Archive for June 2010

Wednesday, June 30, 2010

painting with Jello - reader submission

I had 5 bored kids at my house today, so we pulled out this little gem of an idea "scent" by our reader Lisa of Rainy Tuesday Mornings. Have you ever thought of adding powdered gelatin to your artwork? The colors are vibrant and the kids love smelling their paintings! I had stocked up on Jello when it was on sale the other day, and we had all the colors we needed for a "sweet" art project. I followed Lisa's instructions with the following changes: we used plain paper, Mod Podge (instead of Elmer's glue), and wide foam brushes. And I definitely agree with the idea of making this an outdoor activity. Oh, and I should mention, it's probably best for an adult to be the one adding the "color." My kids didn't seem to mind--it gave them a chance to sneak tastes of the excess Jello when I wasn't looking! Here are the creations of James, Adam, Meg, and Riley--budding artists with great "taste" in color!


And now for this week's reader submission:
Art In the Park (with Jell-o)

Finished Project!

My friend Natalie hosted an amazing "Art in the Park" activity for all our friends and kids. She brought all the supplies to make a great smelling piece of art using Jell-O and glue.

Supplies Needed:
  1. Fruit Bowl (click to download)
  2. Jell-O in these flavors: Strawberry, Pineapple, Grape, Raspberry, Lime, Lemon, Orange, Cherry & Banana
  3. Elmers Glue (or generic brand)
  4. Paintbrush for each child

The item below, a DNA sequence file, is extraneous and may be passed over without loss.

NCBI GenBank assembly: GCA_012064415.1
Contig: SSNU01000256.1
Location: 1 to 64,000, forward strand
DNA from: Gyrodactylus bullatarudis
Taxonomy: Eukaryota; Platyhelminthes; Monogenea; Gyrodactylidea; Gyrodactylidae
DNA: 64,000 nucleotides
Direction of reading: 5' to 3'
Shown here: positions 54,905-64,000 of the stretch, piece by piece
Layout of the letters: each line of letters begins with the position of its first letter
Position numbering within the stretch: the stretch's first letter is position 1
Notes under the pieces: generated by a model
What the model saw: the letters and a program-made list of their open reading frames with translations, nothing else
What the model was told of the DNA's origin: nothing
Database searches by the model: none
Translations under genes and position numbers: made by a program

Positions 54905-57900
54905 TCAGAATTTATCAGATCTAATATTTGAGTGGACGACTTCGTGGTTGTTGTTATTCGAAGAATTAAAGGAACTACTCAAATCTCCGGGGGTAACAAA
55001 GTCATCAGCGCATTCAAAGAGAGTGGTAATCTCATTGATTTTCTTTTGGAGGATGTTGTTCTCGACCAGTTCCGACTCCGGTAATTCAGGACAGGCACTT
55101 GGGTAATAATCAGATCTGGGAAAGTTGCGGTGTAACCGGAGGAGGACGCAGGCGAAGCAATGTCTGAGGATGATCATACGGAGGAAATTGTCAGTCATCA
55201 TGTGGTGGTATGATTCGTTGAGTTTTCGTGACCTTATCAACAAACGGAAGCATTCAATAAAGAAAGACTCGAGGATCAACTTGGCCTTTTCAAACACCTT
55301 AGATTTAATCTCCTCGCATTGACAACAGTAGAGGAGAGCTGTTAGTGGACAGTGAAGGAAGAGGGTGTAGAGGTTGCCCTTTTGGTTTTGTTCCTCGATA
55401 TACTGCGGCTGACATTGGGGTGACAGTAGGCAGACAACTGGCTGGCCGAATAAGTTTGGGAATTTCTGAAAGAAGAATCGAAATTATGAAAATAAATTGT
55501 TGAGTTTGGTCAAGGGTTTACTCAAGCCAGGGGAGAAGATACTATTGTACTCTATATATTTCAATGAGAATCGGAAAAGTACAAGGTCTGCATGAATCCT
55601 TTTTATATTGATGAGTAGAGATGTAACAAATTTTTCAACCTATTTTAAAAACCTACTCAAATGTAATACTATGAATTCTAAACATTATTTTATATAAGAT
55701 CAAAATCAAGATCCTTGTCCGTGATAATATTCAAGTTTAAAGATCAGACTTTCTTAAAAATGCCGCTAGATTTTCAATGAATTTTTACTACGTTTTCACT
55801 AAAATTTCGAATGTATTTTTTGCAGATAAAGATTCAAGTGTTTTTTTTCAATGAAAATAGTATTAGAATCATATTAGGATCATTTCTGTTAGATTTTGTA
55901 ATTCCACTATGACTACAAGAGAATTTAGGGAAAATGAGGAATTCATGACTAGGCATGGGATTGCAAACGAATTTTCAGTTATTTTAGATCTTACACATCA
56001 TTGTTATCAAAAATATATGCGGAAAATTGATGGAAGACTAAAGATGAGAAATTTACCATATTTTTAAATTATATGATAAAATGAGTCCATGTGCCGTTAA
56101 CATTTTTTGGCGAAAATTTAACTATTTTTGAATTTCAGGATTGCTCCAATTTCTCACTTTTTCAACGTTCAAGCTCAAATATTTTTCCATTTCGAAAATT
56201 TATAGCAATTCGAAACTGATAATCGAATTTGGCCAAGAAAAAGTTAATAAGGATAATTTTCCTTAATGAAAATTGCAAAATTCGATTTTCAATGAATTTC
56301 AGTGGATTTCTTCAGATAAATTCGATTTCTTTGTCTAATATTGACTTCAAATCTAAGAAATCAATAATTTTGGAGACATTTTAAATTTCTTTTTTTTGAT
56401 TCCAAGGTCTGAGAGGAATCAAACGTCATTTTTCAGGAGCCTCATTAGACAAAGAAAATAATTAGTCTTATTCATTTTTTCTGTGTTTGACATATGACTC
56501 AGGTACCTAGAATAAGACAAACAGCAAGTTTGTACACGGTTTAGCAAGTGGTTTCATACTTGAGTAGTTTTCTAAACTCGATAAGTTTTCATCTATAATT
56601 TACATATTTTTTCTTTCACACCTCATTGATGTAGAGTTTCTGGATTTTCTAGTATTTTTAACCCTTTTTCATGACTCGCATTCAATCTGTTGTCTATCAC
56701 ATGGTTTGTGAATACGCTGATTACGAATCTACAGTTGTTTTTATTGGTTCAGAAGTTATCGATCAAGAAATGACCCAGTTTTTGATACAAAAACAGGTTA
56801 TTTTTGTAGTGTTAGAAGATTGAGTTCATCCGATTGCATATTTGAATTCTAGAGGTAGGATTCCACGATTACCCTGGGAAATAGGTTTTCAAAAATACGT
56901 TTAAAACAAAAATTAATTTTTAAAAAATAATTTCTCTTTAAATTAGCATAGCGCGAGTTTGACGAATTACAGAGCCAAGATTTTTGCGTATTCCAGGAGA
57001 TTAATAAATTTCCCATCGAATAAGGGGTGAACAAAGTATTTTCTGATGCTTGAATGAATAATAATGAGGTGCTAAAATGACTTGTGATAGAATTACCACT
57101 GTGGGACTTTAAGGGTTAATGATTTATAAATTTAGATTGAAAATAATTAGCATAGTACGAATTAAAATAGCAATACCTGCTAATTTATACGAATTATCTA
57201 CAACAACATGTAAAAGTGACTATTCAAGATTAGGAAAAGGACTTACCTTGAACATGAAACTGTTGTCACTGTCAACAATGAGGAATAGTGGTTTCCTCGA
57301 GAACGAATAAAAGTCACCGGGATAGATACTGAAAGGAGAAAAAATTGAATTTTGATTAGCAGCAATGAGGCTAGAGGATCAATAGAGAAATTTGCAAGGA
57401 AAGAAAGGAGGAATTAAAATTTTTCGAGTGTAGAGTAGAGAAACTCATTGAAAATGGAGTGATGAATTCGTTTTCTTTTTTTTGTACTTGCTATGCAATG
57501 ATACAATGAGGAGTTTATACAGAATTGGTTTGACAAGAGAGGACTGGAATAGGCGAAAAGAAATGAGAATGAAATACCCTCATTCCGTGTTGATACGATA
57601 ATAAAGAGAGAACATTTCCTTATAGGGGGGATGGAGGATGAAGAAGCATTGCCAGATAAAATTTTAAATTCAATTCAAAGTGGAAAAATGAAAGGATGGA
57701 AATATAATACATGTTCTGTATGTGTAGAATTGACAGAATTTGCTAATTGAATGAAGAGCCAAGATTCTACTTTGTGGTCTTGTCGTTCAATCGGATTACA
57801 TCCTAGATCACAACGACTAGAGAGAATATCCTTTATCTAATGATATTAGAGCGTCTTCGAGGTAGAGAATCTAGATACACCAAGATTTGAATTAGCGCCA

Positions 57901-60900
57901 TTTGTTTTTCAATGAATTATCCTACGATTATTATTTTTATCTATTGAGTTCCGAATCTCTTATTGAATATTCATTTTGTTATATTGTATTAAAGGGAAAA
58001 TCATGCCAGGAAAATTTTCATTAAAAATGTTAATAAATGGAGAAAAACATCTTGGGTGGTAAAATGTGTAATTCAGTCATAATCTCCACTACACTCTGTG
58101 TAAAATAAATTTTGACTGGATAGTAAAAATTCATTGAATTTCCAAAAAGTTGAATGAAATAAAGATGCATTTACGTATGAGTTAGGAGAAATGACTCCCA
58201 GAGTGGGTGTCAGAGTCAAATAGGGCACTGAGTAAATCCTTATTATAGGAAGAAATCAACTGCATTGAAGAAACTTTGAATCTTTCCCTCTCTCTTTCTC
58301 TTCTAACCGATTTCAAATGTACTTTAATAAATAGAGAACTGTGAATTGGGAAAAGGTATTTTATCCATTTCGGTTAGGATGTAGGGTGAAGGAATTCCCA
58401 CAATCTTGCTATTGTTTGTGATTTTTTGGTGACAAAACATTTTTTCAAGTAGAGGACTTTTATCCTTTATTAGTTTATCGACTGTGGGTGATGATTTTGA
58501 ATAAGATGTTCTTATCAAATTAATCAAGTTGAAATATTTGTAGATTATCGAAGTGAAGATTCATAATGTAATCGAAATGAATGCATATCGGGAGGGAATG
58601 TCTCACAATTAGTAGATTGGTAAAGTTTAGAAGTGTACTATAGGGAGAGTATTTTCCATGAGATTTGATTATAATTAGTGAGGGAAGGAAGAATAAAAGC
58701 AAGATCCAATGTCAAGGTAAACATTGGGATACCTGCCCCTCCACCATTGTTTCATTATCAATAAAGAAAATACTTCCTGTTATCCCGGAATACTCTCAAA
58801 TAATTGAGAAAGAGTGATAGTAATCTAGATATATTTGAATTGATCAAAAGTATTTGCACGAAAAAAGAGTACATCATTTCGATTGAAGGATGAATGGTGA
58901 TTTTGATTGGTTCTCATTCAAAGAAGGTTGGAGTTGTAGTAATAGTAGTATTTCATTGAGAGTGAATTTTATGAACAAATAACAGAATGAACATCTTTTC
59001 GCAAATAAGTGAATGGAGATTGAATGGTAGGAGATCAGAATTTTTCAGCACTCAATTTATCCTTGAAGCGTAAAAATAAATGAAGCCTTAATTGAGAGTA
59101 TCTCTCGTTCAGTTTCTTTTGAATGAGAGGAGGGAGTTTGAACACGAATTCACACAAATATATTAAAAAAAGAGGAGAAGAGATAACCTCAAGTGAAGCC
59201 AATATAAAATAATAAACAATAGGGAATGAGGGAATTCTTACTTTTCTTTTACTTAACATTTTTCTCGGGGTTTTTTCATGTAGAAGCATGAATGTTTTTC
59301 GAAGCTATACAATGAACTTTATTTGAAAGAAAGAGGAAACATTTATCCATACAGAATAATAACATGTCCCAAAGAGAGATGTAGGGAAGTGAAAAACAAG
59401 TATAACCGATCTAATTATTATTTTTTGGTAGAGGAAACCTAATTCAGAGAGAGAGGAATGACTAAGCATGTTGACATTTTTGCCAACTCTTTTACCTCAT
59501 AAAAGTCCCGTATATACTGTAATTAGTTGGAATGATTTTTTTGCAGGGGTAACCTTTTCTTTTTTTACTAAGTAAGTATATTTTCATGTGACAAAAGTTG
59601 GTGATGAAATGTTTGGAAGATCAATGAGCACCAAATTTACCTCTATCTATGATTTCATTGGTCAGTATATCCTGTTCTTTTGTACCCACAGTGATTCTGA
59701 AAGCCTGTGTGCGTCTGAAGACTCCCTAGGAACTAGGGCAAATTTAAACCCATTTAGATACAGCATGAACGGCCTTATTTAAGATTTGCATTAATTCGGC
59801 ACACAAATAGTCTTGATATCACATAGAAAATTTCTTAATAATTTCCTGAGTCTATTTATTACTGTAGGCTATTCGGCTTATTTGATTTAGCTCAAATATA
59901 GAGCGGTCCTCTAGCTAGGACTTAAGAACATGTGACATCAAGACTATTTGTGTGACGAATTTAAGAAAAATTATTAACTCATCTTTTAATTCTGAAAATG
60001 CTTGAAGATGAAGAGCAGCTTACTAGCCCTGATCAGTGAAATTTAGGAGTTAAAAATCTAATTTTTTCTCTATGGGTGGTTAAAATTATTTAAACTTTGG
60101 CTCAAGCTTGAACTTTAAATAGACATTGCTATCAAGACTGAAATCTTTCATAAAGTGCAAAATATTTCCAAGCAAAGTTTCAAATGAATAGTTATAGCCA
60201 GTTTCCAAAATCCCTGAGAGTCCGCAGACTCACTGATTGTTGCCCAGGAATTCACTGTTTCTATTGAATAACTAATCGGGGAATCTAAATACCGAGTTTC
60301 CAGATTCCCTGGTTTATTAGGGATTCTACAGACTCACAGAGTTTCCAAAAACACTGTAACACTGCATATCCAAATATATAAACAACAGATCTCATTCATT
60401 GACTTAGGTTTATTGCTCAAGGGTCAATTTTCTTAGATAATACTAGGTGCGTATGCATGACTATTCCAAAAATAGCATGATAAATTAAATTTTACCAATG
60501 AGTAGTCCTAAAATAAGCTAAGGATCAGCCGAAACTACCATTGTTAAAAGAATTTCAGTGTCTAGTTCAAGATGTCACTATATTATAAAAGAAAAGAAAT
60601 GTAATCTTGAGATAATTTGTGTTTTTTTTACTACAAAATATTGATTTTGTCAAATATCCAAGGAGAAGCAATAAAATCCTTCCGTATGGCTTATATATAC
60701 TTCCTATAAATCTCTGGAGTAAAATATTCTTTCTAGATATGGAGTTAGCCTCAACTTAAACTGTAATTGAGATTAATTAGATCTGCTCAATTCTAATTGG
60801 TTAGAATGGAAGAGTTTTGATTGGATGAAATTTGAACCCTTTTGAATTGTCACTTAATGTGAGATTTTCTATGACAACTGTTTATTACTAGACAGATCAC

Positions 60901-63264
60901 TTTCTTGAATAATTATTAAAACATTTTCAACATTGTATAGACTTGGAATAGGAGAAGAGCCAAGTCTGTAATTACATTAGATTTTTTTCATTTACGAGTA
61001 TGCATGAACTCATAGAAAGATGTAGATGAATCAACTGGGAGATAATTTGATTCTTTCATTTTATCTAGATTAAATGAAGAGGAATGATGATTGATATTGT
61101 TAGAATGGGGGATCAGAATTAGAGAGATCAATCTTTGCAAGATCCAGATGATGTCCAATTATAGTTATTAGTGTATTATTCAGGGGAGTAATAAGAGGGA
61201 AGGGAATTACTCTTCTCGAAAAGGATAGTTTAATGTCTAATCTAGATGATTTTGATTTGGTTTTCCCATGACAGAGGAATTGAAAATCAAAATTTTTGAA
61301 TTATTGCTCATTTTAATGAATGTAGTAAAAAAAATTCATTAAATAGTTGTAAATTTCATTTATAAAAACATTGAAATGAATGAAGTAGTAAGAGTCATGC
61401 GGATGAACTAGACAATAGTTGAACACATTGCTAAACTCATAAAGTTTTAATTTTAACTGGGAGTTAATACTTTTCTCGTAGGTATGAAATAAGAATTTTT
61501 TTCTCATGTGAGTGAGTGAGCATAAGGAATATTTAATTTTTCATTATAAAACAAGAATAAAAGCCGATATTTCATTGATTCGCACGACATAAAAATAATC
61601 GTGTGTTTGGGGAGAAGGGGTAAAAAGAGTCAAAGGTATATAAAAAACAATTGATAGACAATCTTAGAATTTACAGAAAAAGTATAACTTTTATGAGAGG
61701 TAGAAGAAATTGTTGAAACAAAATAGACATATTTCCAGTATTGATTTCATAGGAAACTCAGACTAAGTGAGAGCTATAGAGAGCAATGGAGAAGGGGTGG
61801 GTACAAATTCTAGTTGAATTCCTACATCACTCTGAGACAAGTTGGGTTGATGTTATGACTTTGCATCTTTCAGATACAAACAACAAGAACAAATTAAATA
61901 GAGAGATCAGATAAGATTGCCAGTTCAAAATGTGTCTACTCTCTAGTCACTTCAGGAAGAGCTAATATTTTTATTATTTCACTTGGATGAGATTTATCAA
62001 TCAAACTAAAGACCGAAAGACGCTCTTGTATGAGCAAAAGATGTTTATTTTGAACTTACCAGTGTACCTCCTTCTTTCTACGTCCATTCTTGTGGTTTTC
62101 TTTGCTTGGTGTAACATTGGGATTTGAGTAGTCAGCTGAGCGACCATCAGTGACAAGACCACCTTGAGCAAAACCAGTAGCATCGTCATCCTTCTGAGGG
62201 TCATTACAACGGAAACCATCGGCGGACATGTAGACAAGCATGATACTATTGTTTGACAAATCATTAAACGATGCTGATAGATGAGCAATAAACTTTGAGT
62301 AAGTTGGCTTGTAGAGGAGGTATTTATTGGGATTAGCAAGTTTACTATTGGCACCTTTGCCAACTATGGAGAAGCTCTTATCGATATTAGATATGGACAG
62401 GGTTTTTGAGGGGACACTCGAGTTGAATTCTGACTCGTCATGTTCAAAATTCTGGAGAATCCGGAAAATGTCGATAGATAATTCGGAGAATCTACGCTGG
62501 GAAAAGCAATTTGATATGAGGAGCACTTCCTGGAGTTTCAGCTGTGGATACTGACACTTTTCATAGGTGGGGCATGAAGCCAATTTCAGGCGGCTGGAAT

5. Paper cups or other similar item to hold each flavor of Jell-O
  6. Paper cup or other similar item to hold the glue


  1. Print out your Fruit Bowl (one for each child) and have them color the bowl any color they want.
  2. Color the stems & leaves of the fruit green.
  3. Pour some glue in a paper cup
  4. Pour each flavor of Jell-O in it's own paper cup (NOT with the glue and don't mix the flavors). Label your cups! Many of the Jell-O's are the same color, but not the same scent.
  5. Take your paintbrush and dip it in the glue cup.
  6. Paint ONE fruit at a time (for the orange you can paint both). After the entire fruit is covered with glue, pour the matching scent of Jell-O onto your fruit. Pour any excess back into the cup.
  7. Repeat with each fruit until it's covered.
  8. Smell and enjoy!
Thanks, Lisa!

share this on »
{Facebook} {Twitter} {Pinterest}

Tuesday, June 29, 2010

patio furniture makeover

It's almost warm enough for a BBQ here in Western Washington--hooray! Okay, I'm only kind of kidding. We BBQ in the pouring rain if we have to. But as the weather's been perking up, I've been thinking about hosting a backyard dinner with some friends. Until I remembered that my patio furniture was pretty much done. I'd left the wicker chairs out uncovered and the wicker rotted, and at last year's party someone sat on one and went right through the seat! Yikes! The other chairs are okay, but they are pretty weathered. And since patio furniture is on the "wants" list and not the "needs" list, I had to get creative.

Here's one of the chairs before. It used to be a nice, golden brown color. The rain took care of that. This calls for a little outdoor spray paint!